A002822


Numbers m such that 6m1, 6m+1 are twin primes.
(Formerly M0641 N0235)


90



1, 2, 3, 5, 7, 10, 12, 17, 18, 23, 25, 30, 32, 33, 38, 40, 45, 47, 52, 58, 70, 72, 77, 87, 95, 100, 103, 107, 110, 135, 137, 138, 143, 147, 170, 172, 175, 177, 182, 192, 205, 213, 215, 217, 220, 238, 242, 247, 248, 268, 270, 278, 283, 287, 298, 312, 313, 322, 325
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OFFSET

1,2


COMMENTS

6m1 and 6m+1 are twin primes iff m is not of the form 6ab + a + b.  Jon Perry, Feb 01 2002
The above equivalence was rediscovered by Balestrieri, see link.  Charles R Greathouse IV, Jul 05 2011
Even terms correspond to twin primes of the form (4k  1, 4k + 1), odd terms to twin primes of the form (4k + 1, 4k + 3).  Lekraj Beedassy, Apr 03 2002
A002822 U A067611 U A171696 = A001477.  JuriStepan Gerasimov, Feb 14 2010
From Bob Selcoe, Nov 28 2014: (Start)
Except for a(1)=1, all numbers in this sequence are congruent to (0, 2 or 3) mod 5.
It appears that when a(n)=6j, then j is also in the sequence (e.g., 138 = 6*23; 312 = 6*52). This also appears to hold for sequence A191626. If true, then it suggests that when seeking large twin primes, good candidates might be 36*a(n) + 1, n >= 2.
Conjecture: There is at least one number in the sequence in the interval [5k, 7k] inclusive, k >= 1. If true, then the twin prime conjecture also is true.
(End)
A counterexample to "It appears that ...": Take j = 63. Then 6j = 378 and 36j = 2268. Now 379, 2267, and 2269 are prime, but 377 = 13 * 29. The sequence of counterexamples is A263282.  Jason Kimberley, Oct 13 2015
Dinculescu calls all terms in the sequence "twin ranks", and all other positive integers "nonranks", see links. Nonranks are given by the formula kp + round(p/6) for positive integers k and primes p > 4, while twin ranks (this sequence) cannot be represented as kp + round(p/6) for any k, p > 4. Here round(p/6) is the nearest integer to p/6.  Alexei Kourbatov, Jan 03 2015
Number of terms less than 10^k: 0, 5, 25, 142, 810, 5330, 37915, ...  Muniru A Asiru, Jan 24 2018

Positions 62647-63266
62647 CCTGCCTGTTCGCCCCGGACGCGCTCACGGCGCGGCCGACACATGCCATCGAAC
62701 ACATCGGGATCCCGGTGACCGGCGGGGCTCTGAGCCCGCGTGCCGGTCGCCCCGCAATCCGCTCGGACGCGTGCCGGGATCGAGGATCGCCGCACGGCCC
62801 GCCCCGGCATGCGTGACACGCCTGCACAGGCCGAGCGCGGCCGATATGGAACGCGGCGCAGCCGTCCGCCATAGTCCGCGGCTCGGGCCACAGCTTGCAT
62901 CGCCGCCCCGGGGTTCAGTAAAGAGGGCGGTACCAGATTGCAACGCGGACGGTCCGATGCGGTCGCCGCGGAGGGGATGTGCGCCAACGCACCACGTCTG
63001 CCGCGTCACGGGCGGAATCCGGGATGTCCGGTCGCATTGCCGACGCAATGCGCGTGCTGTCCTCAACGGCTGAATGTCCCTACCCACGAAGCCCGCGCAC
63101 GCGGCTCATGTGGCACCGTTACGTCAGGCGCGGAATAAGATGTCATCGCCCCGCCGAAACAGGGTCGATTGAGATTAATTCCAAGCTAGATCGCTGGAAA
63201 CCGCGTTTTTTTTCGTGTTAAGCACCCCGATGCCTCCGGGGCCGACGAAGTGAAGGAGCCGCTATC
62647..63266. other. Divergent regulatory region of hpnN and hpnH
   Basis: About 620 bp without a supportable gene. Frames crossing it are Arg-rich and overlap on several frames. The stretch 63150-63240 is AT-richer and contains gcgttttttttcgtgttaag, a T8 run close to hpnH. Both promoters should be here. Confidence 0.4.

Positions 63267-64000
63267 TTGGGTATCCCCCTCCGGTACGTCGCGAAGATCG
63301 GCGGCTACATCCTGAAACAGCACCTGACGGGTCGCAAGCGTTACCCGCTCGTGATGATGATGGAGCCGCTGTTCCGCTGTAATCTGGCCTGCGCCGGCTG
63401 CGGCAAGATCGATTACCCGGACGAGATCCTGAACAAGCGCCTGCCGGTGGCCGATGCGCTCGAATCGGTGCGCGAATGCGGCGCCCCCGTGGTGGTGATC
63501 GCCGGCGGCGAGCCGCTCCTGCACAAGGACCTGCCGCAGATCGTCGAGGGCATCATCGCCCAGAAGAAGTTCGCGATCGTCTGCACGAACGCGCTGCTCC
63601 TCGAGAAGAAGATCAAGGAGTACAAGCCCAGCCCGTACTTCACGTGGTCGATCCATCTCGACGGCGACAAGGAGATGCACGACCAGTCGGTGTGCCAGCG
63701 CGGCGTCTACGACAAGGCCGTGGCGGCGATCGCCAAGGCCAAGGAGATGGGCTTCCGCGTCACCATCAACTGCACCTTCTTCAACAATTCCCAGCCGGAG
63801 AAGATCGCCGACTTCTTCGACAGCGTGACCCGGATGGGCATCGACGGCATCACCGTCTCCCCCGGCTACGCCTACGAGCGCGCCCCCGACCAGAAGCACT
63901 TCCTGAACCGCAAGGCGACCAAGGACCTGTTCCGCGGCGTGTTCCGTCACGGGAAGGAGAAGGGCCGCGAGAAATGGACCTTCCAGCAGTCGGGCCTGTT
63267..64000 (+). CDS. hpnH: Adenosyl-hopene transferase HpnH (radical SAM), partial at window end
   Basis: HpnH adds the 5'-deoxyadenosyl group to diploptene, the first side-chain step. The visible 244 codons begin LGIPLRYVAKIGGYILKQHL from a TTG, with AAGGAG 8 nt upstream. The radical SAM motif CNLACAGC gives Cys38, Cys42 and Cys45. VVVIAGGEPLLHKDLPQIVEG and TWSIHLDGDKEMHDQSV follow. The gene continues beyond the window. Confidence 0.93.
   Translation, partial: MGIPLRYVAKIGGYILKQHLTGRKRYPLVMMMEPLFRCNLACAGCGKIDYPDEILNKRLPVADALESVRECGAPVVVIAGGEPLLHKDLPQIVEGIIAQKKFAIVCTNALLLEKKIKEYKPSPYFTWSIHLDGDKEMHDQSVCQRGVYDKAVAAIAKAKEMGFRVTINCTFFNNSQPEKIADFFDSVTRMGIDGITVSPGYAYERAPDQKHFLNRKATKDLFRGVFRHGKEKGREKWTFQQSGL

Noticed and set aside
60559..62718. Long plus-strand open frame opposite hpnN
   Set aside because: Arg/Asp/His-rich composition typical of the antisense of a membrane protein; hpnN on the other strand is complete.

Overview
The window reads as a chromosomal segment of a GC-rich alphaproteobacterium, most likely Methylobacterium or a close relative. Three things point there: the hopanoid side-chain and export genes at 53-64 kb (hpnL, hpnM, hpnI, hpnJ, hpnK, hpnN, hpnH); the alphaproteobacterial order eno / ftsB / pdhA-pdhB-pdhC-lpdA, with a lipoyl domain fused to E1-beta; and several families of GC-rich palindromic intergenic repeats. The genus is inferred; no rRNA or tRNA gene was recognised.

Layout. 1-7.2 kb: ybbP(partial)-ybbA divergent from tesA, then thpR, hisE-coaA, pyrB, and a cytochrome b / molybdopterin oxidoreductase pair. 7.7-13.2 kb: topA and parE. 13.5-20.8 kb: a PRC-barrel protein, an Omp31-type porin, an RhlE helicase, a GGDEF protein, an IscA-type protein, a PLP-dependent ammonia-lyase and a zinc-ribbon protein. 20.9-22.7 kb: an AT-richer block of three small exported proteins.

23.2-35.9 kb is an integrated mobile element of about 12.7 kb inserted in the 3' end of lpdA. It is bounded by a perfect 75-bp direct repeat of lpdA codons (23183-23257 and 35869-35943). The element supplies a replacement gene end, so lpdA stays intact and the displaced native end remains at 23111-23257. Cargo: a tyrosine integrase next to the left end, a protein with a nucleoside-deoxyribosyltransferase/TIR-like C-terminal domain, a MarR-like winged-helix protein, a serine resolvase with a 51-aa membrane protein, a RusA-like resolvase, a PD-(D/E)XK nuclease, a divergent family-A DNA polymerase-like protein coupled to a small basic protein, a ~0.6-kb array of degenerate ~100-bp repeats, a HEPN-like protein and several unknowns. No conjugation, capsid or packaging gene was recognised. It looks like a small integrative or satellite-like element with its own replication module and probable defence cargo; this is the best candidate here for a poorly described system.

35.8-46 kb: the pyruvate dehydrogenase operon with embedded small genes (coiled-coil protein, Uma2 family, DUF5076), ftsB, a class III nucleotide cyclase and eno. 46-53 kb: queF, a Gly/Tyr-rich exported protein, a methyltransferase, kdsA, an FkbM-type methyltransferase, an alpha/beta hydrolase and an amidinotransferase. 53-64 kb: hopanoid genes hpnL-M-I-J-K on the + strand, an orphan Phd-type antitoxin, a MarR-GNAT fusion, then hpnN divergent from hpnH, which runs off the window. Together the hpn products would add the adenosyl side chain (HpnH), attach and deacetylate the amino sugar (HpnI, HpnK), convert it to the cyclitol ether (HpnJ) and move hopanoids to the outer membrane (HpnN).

6m1 and 6m+1 are twin primes iff 36m^21 is semiprime. It is algebraically provable that 36m^21 having any factor of the form 6k+1 is equivalent to the statement that m is congruent to +k (mod (6k+1)). Other than the trivial case m=k, the fact of such a congruence means 36m^21 has a factor other than 6m1 and 6m+1, and is not semiprime. Thus, {a(n)} lists the numbers m such that for all k < m, m is not congruent to +k modulo (6k+1). This is an alternative formulation of the results of Dinculescu referenced above.  Keith Backman, Apr 25 2021
Other than a(1)=1, it is provable that a(n) is not a square unless it is a multiple of 5, and a(n) is not a cube unless it is a multiple of 7. Examples of the former include a(11)=5^2=25, a(26)=10^2=100, and a(166)=35^2=1225; examples of the latter are rarer, including a(1531)=28^3=21952 and a(4163)=42^3=74088.  Keith Backman, Jun 26 2021


REFERENCES

W. J. LeVeque, Topics in Number Theory. AddisonWesley, Reading, MA, 2 vols., 1956, Vol. 1, p. 69.
W. SierpiĆski, A Selection of Problems in the Theory of Numbers. Macmillan, NY, 1964, p. 120.
N. J. A. Sloane, A Handbook of Integer Sequences, Academic Press, 1973 (includes this sequence).
N. J. A. Sloane and Simon Plouffe, The Encyclopedia of Integer Sequences, Academic Press, 1995 (includes this sequence).


LINKS

T. D. Noe, Table of n, a(n) for n = 1..10000
F. Balestrieri, An Equivalent Problem To The Twin Prime Conjecture, arXiv:1106.6050v1 [math.GM], 2011.
A. Dinculescu, On Some Infinite Series Related to the Twin Primes, The Open Mathematics Journal, 5 (2012), 814.
A. Dinculescu, The Twin Primes Seen from a Different Perspective, The British Journal of Mathematics & Computer Science, 3 (2013), Issue 4, 691698.
A. Dinculescu, On the Numbers that Determine the Distribution of Twin Primes, Surveys in Mathematics and its Applications, 13 (2018), 171181.
S. W. Golomb, Problem E969, Solution, Amer. Math. Monthly, 58 (1951), 338; 59 (1952), 44.
S. W. Golomb, Letter to N. J. A. Sloane, Mar 26 1984
Matthew A. Myers, Comments on A002822, Letter to N. J. A. Sloane, Dec 04 2018


FORMULA

a(n) = A014574(n+1)/6.  Ivan N. Ianakiev, Aug 19 2013


MAPLE

select(n > isprime(6*n1) and isprime(6*n+1), [$1..1000]); # Robert Israel, Jan 11 2015


MATHEMATICA

Select[ Range[350], PrimeQ[6#  1] && PrimeQ[6# + 1] & ]


PROG

(MAGMA) [n: n in [1..200]  IsPrime(6*n+1) and IsPrime(6*n1)] // Vincenzo Librandi, Nov 21 2010
(PARI) select(primes(100), n>isprime(n2)&&n>5)\6 \\ Charles R Greathouse IV, Jul 05 2011
(PARI) p=5; forprime(q=5, 1e4, if(qp==2, print1((p+1)/6", ")); p=q); \\ Altug Alkan, Oct 13 2015
(PARI) list(lim)=my(v=List(), p=5); forprime(q=7, 6*lim+1, if(qp==2, listput(v, q\6)); p=q); Vec(v) \\ Charles R Greathouse IV, Dec 03 2016
(Haskell)
a002822 n = a002822_list !! (n1)
a002822_list = f a000040_list where
f (q:ps'@(p:ps))  p > q + 2  r > 0 = f ps'
 otherwise = y : f ps where (y, r) = divMod (q + 1) 6
 Reinhard Zumkeller, Jul 13 2014


CROSSREFS

Complement of A067611.
Intersection of A024898 and A024899.
A191626 is a subsequence.
Cf. A014574, A263282.
Sequence in context: A062442 A036964 A067162 * A191327 A109598 A117959
Adjacent sequences: A002819 A002820 A002821 * A002823 A002824 A002825


KEYWORD

nonn,nice,easy


AUTHOR

N. J. A. Sloane


EXTENSIONS

More terms from Larry Reeves (larryr(AT)acm.org), Mar 27 2001


STATUS

approved